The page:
of the project was working ceaselessly to pull a minimum number of elements into a cohesive whole. It also makes it hard to implement. The joke at Structure was the project was going to be changed from OpenStack to OpenStuck.
OpenStack is in danger of trying to be too many things to too many people. Cockcroft went further. "The vendors will co-opt and fragment OpenStack… Everything will be called OpenStack, but it will be hard to move from one OpenStack vendor to another," or one OpenStack cloud to another. In short, the main promise of one open source, standardized cloud architecture is unlikely to happen under present circumstances. That's a very discouraging conclusion, and there are enough things to worry about that it just might come true.
Another point: Hybrid cloud may only be a transitional phase on the road to cloud computing, but VMware will end up with its own solid position in the cloud. With competition like OpenStack having issues, that gives VMware more of a shot at getting its vCloud Hybrid Service established. Another clandestine message at Structure: VMware licenses are expensive, but so are the experts you're going to need to explain what to do with all the free and open source options that you're going to make work.
Bill Fathers of VMware showed up to speak to the ease of using similar management tools and monitoring in hybrid cloud operations. That's what the vCloud Hybrid Service is promising. No, they might not be running at commodity prices, but you'll know where things are and how to move them around. That's worth something too.
Unlike OpenStack, Oracle, and SAP, VMware will relentlessly broaden the scope and integration of what its products can do. It has proven that in pushing its product line as far as it has with vSphere and vCenter Operations Manager. Conclusion: VMware may never become a commodity IaaS provider, but it's still going to get its share -- a considerable share -- of the next 10 years of transition to hybrid cloud computing.
Then there is healthcare: Computers and cloud computing may not cure cancer, but they're about to reduce it to "a manageable, chronic disease." Francis de Souza, president of Illumina, recounted the story of a Washington University cancer researcher who himself came down with acute myeloid leukemia that wasn't arrested in chemotherapy.
I first heard this story last November from Brendan McKernan, president of Courtagen Life Sciences, a consumer-genome testing firm. It's now part of conference speaker presentations and it's remarkable.
The researcher was a highly regarded co-worker whose fellows wished to help, given what appeared to be a certain terminal diagnosis. Off the radar, his lab decoded his "normal cell" genome from skin cells and that of his cancerous cells and found a genetic marker on the tumor that was often a sign for kidney cancer, not leukemia.
No medical doctor treating the researcher for leukemia would have been comfortable prescribing a drug used for kidney cancer, but one that was effective for kidney cancer was well known, and the researcher was treated with it. Within three days he felt better and in six weeks his death sentence had turned into full remission.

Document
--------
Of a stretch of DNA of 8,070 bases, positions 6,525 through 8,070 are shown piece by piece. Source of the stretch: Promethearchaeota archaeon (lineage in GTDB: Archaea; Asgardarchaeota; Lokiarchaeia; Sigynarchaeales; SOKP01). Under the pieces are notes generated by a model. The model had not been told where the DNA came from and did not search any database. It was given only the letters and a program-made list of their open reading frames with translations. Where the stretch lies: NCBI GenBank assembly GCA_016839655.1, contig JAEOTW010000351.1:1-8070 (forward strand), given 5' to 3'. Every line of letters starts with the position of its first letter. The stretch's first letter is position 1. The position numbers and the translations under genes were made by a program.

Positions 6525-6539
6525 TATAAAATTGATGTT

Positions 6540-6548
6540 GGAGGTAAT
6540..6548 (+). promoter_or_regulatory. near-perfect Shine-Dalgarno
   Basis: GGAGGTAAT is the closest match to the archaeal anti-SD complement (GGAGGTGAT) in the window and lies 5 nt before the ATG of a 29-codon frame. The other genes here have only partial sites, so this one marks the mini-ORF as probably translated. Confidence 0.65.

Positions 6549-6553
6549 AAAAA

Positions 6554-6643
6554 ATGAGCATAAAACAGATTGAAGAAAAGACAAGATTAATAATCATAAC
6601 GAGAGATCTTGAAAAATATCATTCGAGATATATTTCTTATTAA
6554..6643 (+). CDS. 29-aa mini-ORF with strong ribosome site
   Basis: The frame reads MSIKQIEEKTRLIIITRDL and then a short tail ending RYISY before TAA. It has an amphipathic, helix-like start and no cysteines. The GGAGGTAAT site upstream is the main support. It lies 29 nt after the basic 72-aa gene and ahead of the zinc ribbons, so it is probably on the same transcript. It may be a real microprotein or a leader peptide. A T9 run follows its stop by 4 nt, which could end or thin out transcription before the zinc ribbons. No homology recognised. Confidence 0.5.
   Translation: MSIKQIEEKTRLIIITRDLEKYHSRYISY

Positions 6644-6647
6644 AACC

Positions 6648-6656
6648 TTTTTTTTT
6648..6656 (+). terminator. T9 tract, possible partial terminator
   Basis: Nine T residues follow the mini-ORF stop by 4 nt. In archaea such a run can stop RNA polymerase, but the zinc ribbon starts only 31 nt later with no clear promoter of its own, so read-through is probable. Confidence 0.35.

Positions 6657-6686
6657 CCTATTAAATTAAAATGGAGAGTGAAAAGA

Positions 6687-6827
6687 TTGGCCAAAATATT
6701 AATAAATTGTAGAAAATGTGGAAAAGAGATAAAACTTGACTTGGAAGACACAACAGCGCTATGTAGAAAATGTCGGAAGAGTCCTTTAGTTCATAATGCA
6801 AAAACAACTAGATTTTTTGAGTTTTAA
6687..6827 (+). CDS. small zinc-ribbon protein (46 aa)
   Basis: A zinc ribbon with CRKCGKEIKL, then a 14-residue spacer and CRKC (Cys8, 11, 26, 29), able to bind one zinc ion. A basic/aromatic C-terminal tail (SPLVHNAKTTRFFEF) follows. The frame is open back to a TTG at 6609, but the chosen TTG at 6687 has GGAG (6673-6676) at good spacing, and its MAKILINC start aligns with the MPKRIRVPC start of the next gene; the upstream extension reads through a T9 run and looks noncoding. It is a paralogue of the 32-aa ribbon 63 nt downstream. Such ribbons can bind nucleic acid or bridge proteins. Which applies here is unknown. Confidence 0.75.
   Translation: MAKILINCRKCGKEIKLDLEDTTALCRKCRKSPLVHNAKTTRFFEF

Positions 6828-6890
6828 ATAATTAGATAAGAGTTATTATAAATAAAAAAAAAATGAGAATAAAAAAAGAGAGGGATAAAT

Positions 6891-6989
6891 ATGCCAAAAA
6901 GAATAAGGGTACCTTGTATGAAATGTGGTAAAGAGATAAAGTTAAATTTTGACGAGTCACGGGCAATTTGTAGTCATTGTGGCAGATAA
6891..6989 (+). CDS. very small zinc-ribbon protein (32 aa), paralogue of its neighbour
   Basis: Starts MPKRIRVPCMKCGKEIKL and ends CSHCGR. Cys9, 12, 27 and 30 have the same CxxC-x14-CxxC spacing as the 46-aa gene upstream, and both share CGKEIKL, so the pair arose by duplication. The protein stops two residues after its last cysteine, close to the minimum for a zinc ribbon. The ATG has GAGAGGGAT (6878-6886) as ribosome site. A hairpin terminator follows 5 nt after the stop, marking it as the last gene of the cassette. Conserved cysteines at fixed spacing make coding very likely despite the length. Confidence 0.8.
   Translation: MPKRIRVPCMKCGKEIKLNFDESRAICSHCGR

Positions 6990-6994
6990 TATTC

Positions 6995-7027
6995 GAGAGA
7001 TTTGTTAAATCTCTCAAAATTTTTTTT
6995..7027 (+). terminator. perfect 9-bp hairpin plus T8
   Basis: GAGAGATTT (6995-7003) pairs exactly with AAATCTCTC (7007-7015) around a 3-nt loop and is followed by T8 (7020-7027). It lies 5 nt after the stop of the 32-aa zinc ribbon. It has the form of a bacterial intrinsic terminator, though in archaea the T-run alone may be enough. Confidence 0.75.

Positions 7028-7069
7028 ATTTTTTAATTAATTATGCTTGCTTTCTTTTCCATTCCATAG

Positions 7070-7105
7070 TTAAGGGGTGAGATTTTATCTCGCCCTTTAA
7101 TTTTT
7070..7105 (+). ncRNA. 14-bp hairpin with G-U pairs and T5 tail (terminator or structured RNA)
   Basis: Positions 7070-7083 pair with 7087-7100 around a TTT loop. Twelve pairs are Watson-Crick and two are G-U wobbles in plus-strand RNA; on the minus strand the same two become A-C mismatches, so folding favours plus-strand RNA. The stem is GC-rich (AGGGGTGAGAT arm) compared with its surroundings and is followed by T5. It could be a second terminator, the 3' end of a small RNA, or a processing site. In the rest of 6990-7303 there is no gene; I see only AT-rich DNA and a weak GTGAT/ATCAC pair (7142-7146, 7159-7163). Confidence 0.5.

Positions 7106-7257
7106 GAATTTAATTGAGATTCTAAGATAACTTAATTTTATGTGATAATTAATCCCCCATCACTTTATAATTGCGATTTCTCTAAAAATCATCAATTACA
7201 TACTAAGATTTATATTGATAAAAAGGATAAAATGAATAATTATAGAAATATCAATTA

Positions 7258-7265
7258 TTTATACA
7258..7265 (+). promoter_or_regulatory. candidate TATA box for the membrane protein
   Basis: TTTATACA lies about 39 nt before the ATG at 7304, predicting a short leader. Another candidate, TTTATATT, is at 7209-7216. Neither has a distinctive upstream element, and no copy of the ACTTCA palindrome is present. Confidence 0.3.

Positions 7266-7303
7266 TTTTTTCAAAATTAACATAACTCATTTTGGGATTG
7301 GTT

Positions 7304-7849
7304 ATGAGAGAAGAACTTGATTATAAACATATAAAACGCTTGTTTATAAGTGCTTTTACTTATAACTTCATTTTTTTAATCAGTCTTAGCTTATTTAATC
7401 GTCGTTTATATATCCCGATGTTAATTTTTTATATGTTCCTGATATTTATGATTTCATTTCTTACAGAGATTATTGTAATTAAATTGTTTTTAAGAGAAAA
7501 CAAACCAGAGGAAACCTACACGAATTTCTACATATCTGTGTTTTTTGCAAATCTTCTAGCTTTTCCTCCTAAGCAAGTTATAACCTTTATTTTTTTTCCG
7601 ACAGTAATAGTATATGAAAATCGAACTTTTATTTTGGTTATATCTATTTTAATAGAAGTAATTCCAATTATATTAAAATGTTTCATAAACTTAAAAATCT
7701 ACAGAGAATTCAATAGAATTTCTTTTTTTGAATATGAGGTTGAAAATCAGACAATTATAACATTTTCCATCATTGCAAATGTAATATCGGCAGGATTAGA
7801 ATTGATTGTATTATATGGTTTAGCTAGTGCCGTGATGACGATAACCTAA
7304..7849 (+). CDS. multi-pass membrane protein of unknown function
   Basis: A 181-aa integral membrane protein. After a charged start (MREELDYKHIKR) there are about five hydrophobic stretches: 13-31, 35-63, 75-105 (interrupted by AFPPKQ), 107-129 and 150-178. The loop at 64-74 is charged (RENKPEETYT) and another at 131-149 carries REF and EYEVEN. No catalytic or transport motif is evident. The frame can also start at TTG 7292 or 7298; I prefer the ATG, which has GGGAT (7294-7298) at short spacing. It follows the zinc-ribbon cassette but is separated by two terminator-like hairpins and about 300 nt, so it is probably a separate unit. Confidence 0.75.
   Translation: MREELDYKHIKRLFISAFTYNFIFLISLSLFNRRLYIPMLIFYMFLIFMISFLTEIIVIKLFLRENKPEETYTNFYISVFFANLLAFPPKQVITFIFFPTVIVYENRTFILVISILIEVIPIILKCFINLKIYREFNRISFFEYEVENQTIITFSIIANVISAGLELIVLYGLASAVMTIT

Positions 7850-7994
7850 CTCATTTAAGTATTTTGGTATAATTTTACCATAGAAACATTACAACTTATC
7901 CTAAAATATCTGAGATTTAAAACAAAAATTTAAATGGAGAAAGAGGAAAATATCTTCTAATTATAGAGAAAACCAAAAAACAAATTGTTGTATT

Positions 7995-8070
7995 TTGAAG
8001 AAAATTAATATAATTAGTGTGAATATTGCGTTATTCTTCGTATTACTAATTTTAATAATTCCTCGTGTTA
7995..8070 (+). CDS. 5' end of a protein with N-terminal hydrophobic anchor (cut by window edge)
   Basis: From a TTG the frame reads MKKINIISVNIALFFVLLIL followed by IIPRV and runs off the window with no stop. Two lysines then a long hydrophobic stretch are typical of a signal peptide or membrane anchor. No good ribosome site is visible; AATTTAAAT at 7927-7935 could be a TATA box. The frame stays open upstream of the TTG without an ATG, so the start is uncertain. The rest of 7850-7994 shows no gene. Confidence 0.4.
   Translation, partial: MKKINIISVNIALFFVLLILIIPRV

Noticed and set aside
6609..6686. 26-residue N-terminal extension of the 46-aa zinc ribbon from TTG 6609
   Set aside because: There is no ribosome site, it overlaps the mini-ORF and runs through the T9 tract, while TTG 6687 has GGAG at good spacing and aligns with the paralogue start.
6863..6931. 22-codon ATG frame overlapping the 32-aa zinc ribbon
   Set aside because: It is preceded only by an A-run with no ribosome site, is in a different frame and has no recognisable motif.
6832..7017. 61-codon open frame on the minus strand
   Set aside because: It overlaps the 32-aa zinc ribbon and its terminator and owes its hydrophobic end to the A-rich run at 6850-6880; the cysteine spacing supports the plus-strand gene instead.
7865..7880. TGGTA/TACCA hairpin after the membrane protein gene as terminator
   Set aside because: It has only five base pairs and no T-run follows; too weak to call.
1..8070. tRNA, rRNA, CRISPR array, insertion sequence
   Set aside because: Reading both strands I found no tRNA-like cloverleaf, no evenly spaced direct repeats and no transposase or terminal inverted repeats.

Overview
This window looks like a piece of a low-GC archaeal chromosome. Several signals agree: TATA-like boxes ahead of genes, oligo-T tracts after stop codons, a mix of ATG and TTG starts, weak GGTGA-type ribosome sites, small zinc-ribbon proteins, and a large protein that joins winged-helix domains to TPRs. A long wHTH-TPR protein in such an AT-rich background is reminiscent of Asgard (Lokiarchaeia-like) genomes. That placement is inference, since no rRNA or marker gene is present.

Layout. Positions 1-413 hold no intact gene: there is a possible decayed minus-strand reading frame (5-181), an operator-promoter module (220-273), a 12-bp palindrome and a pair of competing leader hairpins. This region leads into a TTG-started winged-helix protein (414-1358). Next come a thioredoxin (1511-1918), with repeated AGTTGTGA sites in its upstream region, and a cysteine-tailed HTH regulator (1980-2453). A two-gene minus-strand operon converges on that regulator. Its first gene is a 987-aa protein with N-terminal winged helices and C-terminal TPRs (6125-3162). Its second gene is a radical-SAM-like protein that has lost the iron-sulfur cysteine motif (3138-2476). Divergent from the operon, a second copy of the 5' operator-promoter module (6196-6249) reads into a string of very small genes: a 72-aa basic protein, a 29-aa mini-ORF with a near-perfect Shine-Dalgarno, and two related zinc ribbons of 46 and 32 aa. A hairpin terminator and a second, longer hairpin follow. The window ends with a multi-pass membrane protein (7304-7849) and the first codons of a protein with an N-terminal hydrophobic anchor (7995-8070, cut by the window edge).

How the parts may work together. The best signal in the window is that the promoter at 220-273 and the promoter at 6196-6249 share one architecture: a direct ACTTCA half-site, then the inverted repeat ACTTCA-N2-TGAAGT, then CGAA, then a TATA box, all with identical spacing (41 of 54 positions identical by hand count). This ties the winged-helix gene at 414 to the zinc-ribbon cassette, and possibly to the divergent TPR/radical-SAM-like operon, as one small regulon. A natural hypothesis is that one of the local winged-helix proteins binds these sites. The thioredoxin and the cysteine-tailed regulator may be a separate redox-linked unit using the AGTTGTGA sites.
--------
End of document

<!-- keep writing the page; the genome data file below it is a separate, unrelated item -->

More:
It seems that the location of the cancer in the body may be less important than the defective gene that gives rise to it. As more cancer cases get analyzed in this fashion, knowledge of human cancers and the best ways to fight them will accumulate from the shared knowledge of the human genome. The result will be that oncologists will much more precisely target the right cancer with just the right drug or other therapy.
"We are five to ten years away from treating cancer as a chronic, manageable disease," de Souza concluded. Let's hope he's right.
Finally, during a break at Structure, I sat down with Ratnadeep Bhattacharjee, Ubuntu's head of cloud initiatives, and asked which Linux is used most in the cloud? For development, I've been thinking Debian and Ubuntu. For production workloads, I tend to think of Red Hat Enterprise Linux and Suse.
That's not the whole picture, says Bhattacharjee. NoSQL developers such as those working with Reddis and MongoDB prefer to use Ubuntu by a large margin, he said. At the May OpenStack Summit in Atlanta, the OpenStack Foundation conducted a survey that showed 55% of OpenStack cloud users had based their implementations on Ubuntu, he says.
That somewhat offsets my image of Red Hat being the deployment option of choice for production workloads. If Ubuntu is the system of choice in the private OpenStack cloud, that makes it much more likely also to be the production system of choice in an OpenStack cloud. Ubuntu is showing some savvy with its OpenStack Inter-operability Lab, where vendors send their products to be tested against how well they work with other OpenStack-supporting products.
The Lab sends out a weekly report on its thousands of tests, giving cloud vendors and their customers a clearer view of what will work with what in an OpenStack cloud. This is doing for Linux in the cloud what Red Hat did for Linux in the enterprise data center. Ubuntu is borrowing a page out of Red Hat's book and putting it to good use. In the future: look for a split between Ubuntu and Red Hat in cloud production workloads.
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